The latest earnings season has kicked off, with Citigroup being the first major company to unveil its figures. Since this occurred in the morning, we won't get into Citigroup's results here. Suffice it to say that in the coming days, quarterly results will be closely tracked by investors, and should impact the relevant stocks and sectors accordingly.
Outside of a spot of earnings-related news trickling in after hours, we're also hearing about developments in a long-germinating merger. Here's the skinny on the post-closing market scene.
CBS and Viacom: In a hurry to marry?
According to a report published by CNBC after market close, broadcasters CBS (NASDAQ:VIAC) and Viacom (NASDAQ:VIA)(NASDAQ:VIAB) have set a deadline to agree on a deal to merge. The report, citing "people familiar with the matter," states that Aug. 8 is the line in the sand for the two companies.
That date has not been chosen at random: Both CBS and Viacom are scheduled to report their Q2 earnings then.
The two companies have a long history together. Viacom was a unit of CBS, then was spun off. It returned in a 1999 merger, then a new form of CBS was, in turn, spun off from Viacom in 2006. Over the past few months, speculation has been rife that the two are engaged in serious discussions to combine.
If the article is accurate, the imposition of a deadline gives plenty of impetus for a merger. There isn't much time to waste -- big rivals like AT&T and Walt Disney have recently introduced very compelling streaming services of their own. Such services are the present and future of the entertainment industry; it'll be hard for any major company in this space to be competitive without a good one stuffed with content.
Neither CBS nor Viacom has yet commented on the CNBC report.
CBS shares are trading slightly lower tonight on the news, as is Viacom's B stock. The latter company's A stock is up marginally.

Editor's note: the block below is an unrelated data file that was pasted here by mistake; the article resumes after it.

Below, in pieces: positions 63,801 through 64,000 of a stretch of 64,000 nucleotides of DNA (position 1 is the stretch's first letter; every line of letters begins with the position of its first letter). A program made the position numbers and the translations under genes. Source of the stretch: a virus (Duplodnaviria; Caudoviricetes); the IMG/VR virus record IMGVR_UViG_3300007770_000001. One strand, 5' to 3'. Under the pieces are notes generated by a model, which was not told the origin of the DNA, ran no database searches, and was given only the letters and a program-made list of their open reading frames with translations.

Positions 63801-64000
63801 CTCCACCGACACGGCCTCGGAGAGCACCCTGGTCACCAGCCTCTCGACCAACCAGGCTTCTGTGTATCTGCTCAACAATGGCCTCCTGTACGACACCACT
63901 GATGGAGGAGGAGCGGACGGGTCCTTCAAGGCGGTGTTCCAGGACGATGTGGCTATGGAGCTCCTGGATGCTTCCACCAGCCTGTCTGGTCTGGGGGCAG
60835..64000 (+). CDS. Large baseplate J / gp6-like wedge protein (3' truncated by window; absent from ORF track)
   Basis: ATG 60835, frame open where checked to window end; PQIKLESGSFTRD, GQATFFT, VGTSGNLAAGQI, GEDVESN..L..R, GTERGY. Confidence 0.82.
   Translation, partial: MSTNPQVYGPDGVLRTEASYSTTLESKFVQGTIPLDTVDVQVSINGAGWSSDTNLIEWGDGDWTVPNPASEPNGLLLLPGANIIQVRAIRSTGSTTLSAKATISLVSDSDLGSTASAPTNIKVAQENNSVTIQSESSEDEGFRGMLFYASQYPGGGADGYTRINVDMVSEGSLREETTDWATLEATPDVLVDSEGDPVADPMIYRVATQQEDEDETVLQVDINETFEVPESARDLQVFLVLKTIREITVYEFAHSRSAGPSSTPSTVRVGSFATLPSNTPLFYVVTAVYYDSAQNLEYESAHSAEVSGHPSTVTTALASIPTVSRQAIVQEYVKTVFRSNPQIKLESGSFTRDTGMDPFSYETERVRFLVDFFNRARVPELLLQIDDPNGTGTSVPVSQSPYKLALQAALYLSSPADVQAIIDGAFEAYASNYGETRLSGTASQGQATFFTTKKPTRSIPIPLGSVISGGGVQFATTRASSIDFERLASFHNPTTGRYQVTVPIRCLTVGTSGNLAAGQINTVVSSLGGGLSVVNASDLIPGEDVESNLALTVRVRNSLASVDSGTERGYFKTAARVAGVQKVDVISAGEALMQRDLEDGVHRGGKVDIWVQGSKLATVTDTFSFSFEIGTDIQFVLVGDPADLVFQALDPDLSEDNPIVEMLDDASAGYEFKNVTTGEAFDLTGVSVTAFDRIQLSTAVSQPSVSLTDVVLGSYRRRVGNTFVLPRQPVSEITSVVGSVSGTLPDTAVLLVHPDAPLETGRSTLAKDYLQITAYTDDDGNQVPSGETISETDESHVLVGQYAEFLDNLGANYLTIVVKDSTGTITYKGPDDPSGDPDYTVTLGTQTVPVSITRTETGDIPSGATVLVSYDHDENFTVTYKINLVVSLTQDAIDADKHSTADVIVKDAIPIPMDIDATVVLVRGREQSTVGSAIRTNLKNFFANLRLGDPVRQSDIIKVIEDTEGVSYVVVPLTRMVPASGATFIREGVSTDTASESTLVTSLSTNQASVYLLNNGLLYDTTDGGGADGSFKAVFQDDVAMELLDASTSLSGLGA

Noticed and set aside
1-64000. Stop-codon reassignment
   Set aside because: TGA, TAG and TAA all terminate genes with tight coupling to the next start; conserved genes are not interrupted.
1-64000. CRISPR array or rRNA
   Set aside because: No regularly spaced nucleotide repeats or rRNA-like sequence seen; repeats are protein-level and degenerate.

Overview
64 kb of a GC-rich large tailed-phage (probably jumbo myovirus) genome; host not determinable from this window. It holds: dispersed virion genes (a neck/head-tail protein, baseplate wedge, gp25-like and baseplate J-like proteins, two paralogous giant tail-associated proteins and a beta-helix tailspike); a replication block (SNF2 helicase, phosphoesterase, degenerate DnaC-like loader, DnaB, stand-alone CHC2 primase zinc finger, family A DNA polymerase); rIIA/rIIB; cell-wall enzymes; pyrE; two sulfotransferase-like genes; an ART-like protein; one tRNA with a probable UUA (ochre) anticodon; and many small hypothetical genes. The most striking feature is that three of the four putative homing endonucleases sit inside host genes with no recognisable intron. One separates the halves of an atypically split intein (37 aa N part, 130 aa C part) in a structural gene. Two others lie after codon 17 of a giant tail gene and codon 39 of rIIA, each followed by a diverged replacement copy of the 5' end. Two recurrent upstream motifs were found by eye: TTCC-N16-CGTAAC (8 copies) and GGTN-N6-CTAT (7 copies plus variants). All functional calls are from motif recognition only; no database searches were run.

OrganiGram's innovation flops, Q3 results affected
Marijuana stock OrganiGram Holdings (NASDAQ:OGI) is trading a bit lower in the evening hours. Perhaps this has something to do with an interview the company's CEO, Greg Engel, gave MarketWatch that was published after market close.
In the interview, Engel elaborated on the company's attempts to grow marijuana using a new technique that affected Q3 results (released this morning). Engel said that OrganiGram tried to clone plants by using a flower in early bloom from an existing plant. Apparently, initial attempts at this were promising, but were inconsistent when used in a broader group of plants.
The process took several weeks, as did a subsequent reversion to more traditional means of cloning. This back-and-forth cost the company almost 50% more in cash during the quarter, said Engel, and in turn affected earnings.
Regardless, OrganiGram still did relatively well. For the quarter, gross revenue came in at 30.4 million Canadian dollars ($23.3 million), a nearly tenfold increase from the Q3 2018 figure. On the bottom line, the company lost CA$10.2 million ($7.8 million), or CA$0.07 ($0.05). In the year-ago quarter, its profit was CA$2.8 million ($2.1 million).
That revenue figure was higher than the consensus analyst estimate of CA$29.7 million ($22.8 million), but the expectation for per-share earnings was a profit of CA$0.03 ($0.02) per share.
Although the stock gained nearly 5% during standard-hours trading, it's down almost 2% in post-market action. Investors shouldn't be discouraged, though -- most marijuana stocks are still early stage, and costs are generally outpacing sales. Big revenue gains like the one OrganiGram posted today indicate that some are taking advantage of a rapidly increasing opportunity in the still-nascent marijuana market.